A Joint Base Andrews resident will be chewing her fingernails over the course of the next few days as she waits to learn whether her film will be voted on to receive a grand prize of $25,000.
Abigail Kruger’s “Green’s Alley” is one of 20 finalists — from about 150 submissions — in the Ninth annual Grand Prize at Louisiana Film Prize contest for short films.
According to a news release, the cash payout is the largest in the world for short films.
“I’m very, very happy,” Kruger said of the film being named a finalist. “It means a lot to me and all the artists in the film and it means a lot to the community of Shreveport. It’s just recognition that what you’re doing is being noticed. It would be nice [to win] but our goal though is to keep creating as a company because it’s a really positive thing for all of us.”
“It’s kind of a surreal experience,” said actress Hilary Frazier, who plays the lead role. “Just taking it all in is kind of strange to me, but it was fun and I’m glad we were able to put this project out there for everyone to see.”
Kruger, a previous Calvert County resident, used an “eclectic” crew, a budget of $3,000 and a cast of 15 to make the 14 minute, six second film.
Her 2019 submission, “Shrevepoet,” also made the final 20.
Kruger, who is married to an Air Force serviceman, lived in Shreveport from 2013 to 2016, and during that time owned and operated a talent company, Troy Productions.
“I’ve always dabbled in film,” she said. “It’s part of a performer’s career.”
Though she and her family had moved away from Louisiana, she kept in touch with many of her performers and used them in the film.
Despite the fact that restrictions had just been lifted in two days, Kruger went ahead and filmed the movie in two days using a friend’s property in the old city section of Shreveport.
“I didn’t know if we were going to be able to film at all, but we figured out a way to make something during the pandemic safely,” said Kruger, who filmed all scenes outside, limited the number of people on the set and maintained social distancing whenever possible. “There were a lot of unknowns so it was like, ‘We need to just get on camera the best [movie] we can’ and then weave it into a storyline.”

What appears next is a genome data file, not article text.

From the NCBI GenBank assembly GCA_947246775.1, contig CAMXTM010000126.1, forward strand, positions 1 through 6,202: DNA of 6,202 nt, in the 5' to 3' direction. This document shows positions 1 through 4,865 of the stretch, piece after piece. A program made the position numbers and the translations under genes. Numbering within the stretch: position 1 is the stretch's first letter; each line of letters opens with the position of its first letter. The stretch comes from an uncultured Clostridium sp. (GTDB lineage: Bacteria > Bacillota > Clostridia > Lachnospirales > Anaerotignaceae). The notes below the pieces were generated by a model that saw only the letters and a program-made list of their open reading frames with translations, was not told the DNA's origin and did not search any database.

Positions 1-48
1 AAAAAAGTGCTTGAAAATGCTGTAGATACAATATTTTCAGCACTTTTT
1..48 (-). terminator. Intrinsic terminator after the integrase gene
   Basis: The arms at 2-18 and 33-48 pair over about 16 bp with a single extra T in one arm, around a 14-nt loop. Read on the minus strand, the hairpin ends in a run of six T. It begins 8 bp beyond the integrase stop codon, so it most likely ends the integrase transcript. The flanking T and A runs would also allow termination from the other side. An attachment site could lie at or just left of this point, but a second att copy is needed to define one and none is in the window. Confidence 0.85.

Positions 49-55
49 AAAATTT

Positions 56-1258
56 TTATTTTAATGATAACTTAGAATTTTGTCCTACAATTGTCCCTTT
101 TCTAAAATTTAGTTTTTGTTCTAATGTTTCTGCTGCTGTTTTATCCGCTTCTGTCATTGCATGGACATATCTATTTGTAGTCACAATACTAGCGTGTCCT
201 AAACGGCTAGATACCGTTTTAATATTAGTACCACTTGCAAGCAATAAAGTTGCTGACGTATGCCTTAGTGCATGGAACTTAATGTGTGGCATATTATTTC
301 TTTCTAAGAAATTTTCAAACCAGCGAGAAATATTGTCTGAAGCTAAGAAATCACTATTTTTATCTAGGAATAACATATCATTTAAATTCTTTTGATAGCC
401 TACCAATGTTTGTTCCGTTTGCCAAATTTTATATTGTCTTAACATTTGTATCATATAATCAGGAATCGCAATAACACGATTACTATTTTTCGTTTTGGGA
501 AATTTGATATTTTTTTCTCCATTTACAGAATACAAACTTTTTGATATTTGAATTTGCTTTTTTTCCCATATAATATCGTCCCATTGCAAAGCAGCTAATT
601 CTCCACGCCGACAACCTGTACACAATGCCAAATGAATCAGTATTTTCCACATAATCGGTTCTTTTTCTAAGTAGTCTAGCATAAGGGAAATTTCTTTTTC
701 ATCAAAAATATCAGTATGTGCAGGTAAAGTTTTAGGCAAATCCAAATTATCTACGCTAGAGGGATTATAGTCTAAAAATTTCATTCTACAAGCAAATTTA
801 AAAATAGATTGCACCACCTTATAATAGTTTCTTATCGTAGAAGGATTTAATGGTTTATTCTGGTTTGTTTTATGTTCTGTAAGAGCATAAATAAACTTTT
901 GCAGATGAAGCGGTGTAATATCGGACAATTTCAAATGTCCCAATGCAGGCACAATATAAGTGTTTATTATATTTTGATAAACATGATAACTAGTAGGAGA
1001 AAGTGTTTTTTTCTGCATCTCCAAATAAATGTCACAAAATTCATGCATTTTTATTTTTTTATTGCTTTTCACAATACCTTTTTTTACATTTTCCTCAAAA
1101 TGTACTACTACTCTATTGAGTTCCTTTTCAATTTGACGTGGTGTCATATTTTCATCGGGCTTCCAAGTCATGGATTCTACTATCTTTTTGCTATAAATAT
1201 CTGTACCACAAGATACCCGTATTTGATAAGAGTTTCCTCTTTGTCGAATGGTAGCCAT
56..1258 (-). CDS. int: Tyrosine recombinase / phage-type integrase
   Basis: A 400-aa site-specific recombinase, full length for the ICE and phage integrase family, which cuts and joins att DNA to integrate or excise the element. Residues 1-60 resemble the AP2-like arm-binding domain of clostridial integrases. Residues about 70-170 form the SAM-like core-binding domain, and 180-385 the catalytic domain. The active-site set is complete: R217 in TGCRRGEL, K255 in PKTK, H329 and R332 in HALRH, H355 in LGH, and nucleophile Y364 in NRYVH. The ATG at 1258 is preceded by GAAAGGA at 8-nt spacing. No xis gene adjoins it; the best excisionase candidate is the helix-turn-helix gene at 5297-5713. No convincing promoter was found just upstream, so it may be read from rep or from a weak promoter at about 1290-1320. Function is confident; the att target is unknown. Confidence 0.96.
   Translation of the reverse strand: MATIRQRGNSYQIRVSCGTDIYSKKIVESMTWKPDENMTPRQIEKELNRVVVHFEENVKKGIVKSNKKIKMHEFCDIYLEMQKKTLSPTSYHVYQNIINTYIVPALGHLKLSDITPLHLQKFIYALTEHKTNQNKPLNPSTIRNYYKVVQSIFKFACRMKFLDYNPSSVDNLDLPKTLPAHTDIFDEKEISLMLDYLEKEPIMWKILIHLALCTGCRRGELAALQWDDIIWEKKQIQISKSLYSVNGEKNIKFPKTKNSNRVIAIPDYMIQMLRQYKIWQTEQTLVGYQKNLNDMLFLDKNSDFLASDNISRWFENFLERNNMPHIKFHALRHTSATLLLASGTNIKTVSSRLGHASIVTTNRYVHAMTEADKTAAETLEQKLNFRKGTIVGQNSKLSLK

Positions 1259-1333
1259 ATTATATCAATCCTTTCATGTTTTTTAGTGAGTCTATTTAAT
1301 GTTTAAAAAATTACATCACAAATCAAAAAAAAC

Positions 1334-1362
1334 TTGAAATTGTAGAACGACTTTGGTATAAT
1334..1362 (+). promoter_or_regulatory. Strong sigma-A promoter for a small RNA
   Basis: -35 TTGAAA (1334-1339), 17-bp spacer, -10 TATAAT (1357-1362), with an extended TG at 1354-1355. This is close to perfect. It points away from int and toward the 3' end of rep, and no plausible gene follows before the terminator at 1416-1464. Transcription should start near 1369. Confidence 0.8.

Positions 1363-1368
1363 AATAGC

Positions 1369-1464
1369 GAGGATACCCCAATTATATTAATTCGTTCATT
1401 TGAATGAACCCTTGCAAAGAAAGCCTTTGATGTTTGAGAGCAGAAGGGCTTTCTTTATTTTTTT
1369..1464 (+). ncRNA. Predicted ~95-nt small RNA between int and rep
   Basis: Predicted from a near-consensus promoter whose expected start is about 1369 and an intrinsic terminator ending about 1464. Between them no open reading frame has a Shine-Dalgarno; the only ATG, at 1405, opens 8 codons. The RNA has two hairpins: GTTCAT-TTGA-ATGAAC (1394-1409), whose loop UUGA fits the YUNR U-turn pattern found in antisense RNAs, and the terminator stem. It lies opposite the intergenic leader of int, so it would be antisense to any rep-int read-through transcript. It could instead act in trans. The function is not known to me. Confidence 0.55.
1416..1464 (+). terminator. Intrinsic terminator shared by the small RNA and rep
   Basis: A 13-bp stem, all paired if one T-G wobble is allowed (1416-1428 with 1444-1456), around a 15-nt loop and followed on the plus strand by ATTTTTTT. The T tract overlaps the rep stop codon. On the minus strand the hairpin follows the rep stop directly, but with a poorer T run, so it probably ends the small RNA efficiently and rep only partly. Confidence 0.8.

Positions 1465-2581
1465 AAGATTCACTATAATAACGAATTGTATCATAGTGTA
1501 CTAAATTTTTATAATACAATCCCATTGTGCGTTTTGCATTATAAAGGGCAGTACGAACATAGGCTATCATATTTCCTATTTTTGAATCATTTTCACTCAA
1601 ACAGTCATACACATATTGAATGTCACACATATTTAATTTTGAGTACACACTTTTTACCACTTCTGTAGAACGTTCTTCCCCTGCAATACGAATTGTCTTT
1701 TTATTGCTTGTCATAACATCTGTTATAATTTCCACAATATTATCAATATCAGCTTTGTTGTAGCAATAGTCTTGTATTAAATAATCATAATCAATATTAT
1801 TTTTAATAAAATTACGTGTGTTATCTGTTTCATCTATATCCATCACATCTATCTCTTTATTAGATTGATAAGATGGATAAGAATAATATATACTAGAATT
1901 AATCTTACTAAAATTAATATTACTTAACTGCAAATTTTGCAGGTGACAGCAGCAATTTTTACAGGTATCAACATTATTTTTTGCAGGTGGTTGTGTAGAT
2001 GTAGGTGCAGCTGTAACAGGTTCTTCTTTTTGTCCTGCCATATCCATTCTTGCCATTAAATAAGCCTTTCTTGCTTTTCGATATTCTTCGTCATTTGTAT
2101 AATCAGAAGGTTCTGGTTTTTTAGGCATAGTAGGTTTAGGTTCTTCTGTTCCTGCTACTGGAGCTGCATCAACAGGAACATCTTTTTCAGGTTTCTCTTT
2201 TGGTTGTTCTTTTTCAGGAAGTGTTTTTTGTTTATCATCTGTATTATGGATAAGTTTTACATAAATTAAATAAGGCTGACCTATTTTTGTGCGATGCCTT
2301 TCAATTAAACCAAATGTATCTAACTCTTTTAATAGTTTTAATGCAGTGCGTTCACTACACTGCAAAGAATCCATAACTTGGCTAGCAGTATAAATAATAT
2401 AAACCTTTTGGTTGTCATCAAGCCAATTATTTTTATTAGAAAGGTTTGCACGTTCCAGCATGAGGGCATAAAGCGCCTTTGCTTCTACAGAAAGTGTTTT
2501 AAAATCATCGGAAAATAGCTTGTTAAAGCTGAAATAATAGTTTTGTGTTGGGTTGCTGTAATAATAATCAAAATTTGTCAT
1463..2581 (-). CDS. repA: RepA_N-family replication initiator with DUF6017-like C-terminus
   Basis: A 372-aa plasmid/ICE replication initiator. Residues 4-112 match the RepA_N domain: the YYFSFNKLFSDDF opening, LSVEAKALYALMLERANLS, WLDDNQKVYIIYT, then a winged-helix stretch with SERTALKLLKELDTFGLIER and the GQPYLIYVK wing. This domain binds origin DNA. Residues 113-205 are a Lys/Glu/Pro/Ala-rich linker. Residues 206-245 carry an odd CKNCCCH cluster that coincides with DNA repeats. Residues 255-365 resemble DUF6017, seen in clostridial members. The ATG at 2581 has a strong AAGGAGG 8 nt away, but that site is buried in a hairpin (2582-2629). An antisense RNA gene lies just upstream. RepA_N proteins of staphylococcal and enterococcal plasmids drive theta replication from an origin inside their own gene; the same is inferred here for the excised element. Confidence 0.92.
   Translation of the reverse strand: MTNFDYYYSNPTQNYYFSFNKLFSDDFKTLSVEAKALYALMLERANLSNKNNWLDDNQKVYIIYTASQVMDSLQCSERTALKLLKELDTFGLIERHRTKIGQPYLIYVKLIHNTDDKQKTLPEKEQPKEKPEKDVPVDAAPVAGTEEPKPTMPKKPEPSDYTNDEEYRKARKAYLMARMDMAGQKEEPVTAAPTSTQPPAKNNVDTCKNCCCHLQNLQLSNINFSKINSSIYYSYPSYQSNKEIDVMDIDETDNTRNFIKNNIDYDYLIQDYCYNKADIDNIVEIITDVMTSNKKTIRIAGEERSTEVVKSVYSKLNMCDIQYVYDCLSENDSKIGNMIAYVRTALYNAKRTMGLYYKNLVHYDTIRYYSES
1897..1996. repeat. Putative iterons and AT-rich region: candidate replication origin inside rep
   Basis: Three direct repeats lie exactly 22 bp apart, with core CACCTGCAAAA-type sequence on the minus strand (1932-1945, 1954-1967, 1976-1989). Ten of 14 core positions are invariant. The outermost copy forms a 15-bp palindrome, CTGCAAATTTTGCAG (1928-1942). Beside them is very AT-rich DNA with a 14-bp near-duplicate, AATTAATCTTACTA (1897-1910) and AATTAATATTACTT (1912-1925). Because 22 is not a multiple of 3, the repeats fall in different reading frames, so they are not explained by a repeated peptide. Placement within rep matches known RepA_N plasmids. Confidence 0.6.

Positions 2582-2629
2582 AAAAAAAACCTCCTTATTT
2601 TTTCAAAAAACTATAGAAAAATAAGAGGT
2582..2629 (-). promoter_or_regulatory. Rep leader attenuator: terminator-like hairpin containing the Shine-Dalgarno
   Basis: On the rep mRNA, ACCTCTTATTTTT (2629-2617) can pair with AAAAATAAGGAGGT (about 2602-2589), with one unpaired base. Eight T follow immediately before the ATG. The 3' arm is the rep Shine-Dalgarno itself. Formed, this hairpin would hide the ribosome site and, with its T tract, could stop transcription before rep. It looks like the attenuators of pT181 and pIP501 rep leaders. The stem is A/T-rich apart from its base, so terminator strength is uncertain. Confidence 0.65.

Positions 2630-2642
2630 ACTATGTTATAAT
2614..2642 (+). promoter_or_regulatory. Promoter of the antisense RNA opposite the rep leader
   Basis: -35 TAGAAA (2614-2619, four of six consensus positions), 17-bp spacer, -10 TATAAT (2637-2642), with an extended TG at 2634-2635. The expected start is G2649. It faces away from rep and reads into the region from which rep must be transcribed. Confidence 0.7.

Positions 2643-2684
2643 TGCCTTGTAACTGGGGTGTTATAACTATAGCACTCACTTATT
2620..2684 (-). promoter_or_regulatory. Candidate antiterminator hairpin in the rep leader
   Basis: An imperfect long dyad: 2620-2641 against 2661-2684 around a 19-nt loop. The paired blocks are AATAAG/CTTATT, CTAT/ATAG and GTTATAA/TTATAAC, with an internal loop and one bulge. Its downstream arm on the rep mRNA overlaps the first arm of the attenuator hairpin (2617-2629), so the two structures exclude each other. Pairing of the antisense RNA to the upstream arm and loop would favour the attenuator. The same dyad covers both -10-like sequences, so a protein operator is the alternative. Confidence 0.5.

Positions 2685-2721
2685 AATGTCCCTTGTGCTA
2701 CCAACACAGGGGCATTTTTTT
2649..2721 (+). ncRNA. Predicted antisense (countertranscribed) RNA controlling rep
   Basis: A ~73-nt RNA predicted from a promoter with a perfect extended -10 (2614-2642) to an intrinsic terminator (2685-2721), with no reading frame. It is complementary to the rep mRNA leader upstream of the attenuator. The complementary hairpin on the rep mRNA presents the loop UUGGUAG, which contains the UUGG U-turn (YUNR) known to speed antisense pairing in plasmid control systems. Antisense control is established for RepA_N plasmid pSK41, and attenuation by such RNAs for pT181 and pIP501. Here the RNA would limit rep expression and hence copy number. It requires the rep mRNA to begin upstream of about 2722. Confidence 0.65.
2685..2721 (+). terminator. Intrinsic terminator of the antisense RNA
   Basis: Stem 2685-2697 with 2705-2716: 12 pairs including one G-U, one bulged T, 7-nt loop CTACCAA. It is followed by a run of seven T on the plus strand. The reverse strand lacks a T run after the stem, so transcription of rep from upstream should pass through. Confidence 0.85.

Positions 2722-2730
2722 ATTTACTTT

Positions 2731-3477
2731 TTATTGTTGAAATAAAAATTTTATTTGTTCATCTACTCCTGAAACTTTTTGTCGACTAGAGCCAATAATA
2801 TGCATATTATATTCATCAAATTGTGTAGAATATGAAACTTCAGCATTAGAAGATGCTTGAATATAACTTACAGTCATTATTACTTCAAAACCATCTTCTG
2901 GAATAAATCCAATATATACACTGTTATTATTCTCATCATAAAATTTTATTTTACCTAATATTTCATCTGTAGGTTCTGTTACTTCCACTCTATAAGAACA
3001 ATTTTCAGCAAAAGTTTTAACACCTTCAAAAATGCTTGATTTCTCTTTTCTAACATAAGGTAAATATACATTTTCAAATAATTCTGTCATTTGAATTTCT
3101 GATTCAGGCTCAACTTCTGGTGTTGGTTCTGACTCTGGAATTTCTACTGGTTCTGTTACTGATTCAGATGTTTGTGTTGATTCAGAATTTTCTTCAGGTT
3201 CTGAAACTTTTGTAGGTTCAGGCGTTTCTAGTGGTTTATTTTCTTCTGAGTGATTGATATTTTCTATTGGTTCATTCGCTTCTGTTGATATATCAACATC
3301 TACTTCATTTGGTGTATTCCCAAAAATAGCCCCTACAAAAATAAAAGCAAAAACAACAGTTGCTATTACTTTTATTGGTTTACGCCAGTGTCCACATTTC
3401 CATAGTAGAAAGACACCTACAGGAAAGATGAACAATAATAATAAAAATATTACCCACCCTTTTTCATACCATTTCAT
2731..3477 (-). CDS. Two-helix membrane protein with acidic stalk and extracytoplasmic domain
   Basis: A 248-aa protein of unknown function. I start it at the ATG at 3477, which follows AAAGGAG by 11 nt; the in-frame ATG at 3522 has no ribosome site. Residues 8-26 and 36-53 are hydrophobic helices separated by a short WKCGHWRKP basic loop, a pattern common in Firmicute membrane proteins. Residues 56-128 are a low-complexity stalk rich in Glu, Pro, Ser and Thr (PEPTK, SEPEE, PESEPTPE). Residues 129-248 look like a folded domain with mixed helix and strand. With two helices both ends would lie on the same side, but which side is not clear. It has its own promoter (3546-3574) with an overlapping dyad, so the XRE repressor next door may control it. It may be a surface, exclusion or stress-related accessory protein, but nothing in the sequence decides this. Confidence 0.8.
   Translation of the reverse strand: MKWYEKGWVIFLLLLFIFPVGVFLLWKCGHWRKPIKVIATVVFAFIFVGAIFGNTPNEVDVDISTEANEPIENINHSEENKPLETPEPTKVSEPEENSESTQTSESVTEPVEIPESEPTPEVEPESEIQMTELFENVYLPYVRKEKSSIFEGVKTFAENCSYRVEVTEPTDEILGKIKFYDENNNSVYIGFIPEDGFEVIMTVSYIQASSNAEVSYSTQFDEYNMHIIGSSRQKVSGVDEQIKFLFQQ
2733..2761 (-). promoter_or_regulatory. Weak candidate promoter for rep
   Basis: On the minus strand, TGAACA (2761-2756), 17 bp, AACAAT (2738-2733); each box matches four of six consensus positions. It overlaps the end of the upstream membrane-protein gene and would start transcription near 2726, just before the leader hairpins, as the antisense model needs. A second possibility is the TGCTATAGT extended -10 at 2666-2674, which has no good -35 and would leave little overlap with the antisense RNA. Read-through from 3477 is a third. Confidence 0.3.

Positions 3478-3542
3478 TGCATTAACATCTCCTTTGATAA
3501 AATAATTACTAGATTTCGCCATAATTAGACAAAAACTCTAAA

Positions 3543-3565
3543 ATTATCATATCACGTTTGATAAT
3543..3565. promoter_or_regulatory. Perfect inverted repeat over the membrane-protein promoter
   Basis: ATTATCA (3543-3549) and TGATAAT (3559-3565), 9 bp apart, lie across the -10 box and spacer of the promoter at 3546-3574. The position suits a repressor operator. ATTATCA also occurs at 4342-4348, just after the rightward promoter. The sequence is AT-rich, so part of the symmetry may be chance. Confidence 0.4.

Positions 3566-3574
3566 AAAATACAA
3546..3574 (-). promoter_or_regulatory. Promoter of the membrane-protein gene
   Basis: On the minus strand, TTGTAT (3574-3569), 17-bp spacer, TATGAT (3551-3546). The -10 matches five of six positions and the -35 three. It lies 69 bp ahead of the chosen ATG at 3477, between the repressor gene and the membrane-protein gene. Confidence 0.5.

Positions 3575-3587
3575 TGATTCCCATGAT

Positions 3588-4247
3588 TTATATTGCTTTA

The film centers on a homeless woman (Frazier) who has experienced a traumatic event in her life.
“She kind of pulls things that she maybe sees in reality and uses those things to create something else,” Kruger said, referring to a scene when the woman picks up some gold glitter off the street and in her mind sees gold coating on everything. “She hallucinates a little bit and sees things maybe she wished it looked like. She uses escapism and fantasy to escape her reality.”
“I think I’m a little better at emoting than I am [at speaking],” Frazier, who last acted in high school, said of her non-speaking role. “But in some aspects it wasn’t as bad as I thought it would be. I was happy that everything kind of translated and came across. I’m pretty happy with what’s been put together.”
Frazier is also up for Best Performance.
Kruger said she wanted to bring attention to the plight of the homeless.
“There are different reasons for people being homeless [and with the COVID-19 pandemic] it’s really on the rise,” she said. “The tent cities are getting bigger and bigger every day. It’s getting noticeable.”
Other characters in the movie include a caring woman (Dannon Brown), a soldier and dancer (both roles by Lanter ThaGeneral Jones), a skateboarding juggler (Larry Wallace Jr.) and a prostitute (Giulia Piolanti).
Kruger herself plays a wealthy woman uncomfortable in a different part of town while her real-life daughter, Margaret, plays her daughter.
“I think part of making a good film is all about letting the viewer making it their own [message],” said Kruger, who added some original concepts just didn’t work. “It’s not a cut-and-dried script where this is what happens and this is what it is. There’s a lot of room for interpretation because even the poetry [from real-life poet POETIC-X] is like, ‘What is that supposed to mean?’ It kind of makes people say, ‘What was that?’”
While living in Sunderland, Kruger wrote a book called “Shrevepoet” that she self-published in 2019. The 330-page book tells the story of a “family owning a nightclub in Shreveport, La. and their employees experience the turbulent era America is moving through in the year 2017.”
“I don’t consider myself a good writer,” said Kruger, who comes from a family of writers including her father, who was an English professor, “I just like to get my story out in great detail.
To view “Green’s Alley” and to vote for the movie, go to https://prizefest.com/film/.